1. At a debate in front of the Skagit Business Alliance in Burlington last night, Republican 1st US Congressional District candidate John Koster had one of those videotape moments.
Asked about immigration policy, an important issue for Skagit County's farming economy, Koster (after giving a non-answer about the DREAM Act by saying only that he didn't like the way President Obama took unilateral action) compared illegal immigrants to cattle and talked about digital tracking.
Here's what Koster, who's running against Democrat Suzan DelBene, said:
We need a path to citizenship. For those people who are here illegally, go back and come through a system. ...If we can track cattle with chips, we can certainly provide a way for citizens to go through a process to be legal in this country.
We talk about E-Verify for, one of the biggest problem for farmers, if you understand farm handling, they’re going to have twenty workers in the field today, they’re going to have twenty tomorrow too, but they may not be the same twenty. So the question is, how do you verify that? How do you do that simply? Well, you know what? Technology, imagine that. Technology.
Why can’t we use QR codes on the back of an identification card, and every farm, just about everybody carries one of those phones, you can put an app and a QR code, and I know instantly whether that person’s here illegally or not, and I know who they are.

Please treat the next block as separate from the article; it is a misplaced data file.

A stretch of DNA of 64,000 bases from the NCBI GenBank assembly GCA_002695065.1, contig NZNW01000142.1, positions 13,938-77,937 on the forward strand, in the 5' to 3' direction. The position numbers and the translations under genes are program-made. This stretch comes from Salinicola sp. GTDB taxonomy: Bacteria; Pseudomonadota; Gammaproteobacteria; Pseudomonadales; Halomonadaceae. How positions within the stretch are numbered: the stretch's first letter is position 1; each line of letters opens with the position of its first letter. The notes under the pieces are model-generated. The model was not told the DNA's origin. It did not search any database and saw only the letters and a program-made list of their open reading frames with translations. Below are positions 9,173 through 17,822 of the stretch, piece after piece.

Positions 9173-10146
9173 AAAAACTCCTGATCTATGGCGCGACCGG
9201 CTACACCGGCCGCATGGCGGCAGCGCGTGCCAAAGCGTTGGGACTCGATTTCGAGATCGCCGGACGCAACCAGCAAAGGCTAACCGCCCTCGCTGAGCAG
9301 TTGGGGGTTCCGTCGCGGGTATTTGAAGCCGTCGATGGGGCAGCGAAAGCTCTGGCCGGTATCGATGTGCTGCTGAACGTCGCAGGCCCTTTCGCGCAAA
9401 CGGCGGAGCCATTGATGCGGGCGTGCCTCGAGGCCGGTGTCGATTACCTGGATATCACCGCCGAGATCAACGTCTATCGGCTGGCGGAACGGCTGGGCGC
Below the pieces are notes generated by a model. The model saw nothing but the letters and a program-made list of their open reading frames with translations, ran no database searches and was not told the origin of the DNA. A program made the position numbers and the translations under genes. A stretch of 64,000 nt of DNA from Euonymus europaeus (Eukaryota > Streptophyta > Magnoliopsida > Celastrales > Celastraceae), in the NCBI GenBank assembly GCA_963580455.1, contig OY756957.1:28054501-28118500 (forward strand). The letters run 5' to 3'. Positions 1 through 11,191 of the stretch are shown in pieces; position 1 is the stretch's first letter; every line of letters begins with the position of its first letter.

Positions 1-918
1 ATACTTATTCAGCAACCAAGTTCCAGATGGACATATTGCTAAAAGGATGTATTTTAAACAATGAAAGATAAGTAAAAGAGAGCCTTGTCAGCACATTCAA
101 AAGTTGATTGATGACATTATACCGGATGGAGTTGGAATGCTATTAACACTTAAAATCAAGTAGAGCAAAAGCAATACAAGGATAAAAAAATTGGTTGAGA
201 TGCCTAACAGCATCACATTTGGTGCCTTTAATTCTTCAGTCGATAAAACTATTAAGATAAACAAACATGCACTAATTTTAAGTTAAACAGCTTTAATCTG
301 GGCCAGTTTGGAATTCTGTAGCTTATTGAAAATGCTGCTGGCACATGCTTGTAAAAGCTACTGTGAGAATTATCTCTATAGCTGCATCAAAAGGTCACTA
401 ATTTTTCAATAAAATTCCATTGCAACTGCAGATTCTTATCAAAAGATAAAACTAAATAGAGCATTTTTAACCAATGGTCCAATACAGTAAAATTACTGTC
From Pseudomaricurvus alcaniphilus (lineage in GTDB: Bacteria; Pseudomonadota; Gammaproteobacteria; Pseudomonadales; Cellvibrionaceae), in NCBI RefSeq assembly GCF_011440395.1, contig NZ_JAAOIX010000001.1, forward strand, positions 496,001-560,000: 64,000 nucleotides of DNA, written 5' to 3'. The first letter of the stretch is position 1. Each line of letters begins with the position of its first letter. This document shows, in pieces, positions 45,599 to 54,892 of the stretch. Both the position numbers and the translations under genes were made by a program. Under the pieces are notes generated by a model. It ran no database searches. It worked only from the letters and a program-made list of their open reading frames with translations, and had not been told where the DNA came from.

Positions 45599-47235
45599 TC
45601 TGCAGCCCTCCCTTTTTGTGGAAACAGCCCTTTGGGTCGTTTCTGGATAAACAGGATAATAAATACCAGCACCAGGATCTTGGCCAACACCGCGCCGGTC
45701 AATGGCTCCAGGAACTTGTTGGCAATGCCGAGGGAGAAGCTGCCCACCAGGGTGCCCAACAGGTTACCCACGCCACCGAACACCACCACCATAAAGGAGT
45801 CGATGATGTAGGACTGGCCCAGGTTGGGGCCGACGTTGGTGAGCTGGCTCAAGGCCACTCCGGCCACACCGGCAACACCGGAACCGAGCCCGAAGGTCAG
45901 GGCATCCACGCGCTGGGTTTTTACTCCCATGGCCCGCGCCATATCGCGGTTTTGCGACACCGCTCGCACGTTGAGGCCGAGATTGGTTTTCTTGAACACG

And here's the videotape.
2. Beware the live mike: As Mayor Mike McGinn wrapped up his budget speech yesterday and was escorted off the city council dais, an open mike caught city council member Tim Burgess---one of two potential council members who may run for McGinn's job next year---stage-whispering jokingly to his council colleague Mike O'Brien, "That was a good campaign speech."
Ironically, council president Sally Clark had just warned members before the speech that even though they were "at ease" while McGinn made his way down to chambers, "your mikes are still on."
3. King County Executive Dow Constantine sent the King County Council a $684 million budget yesterday—increasing in the size of the county's general fund by just 1 percent (as opposed to the healthier three percent growth in Seattle's city budget).
The strain on resources at the county was clear: Constantine's proposal included a $20 fee on vehicles licensed in unincorporated areas of the county to pay for road maintenance in those areas---raising $4 million a year against what Constantine called a $50 million annual shortfall in rural road maintenance funding.
The budget proposal also includes "bridge funding" for preventive health-care services to prevent tobacco use and obesity, higher fees for surface water management in rural King County to pay for stormwater control, and cuts to energy use in county buildings.
4. Yesterday, SEIU 1199, the nurses and health care worker union, endorsed Noel Frame, the Progressive Majority director who's running against Seattle Port Commissioner Gael Tarleton for retiring state house Rep. Mary Lou Dickerson's open seat in the 36th District (Ballard, Queen Anne).
Frame has already picked up most of the key labor endorsements—the Washington State Labor Council, SEIU 775, the UFCW, and the teachers' union along with most of progressive groups in town: FUSE, the Sierra Club, the Washington Bus, and OneAmerica.
Tarleton has been endorsed by The Seattle Times, the National Women's Political Caucus, Rep. Dickerson herself, plus a couple of unions: Seattle Firefighters Local 27 and the International Longshore & Warehouse Union Local 19.
Tarleton also got the nod last week from Graduate Washington, the newly-formed higher education advocacy group (a sort of offshoot of the UW's student government group, the Associated Students of UW.)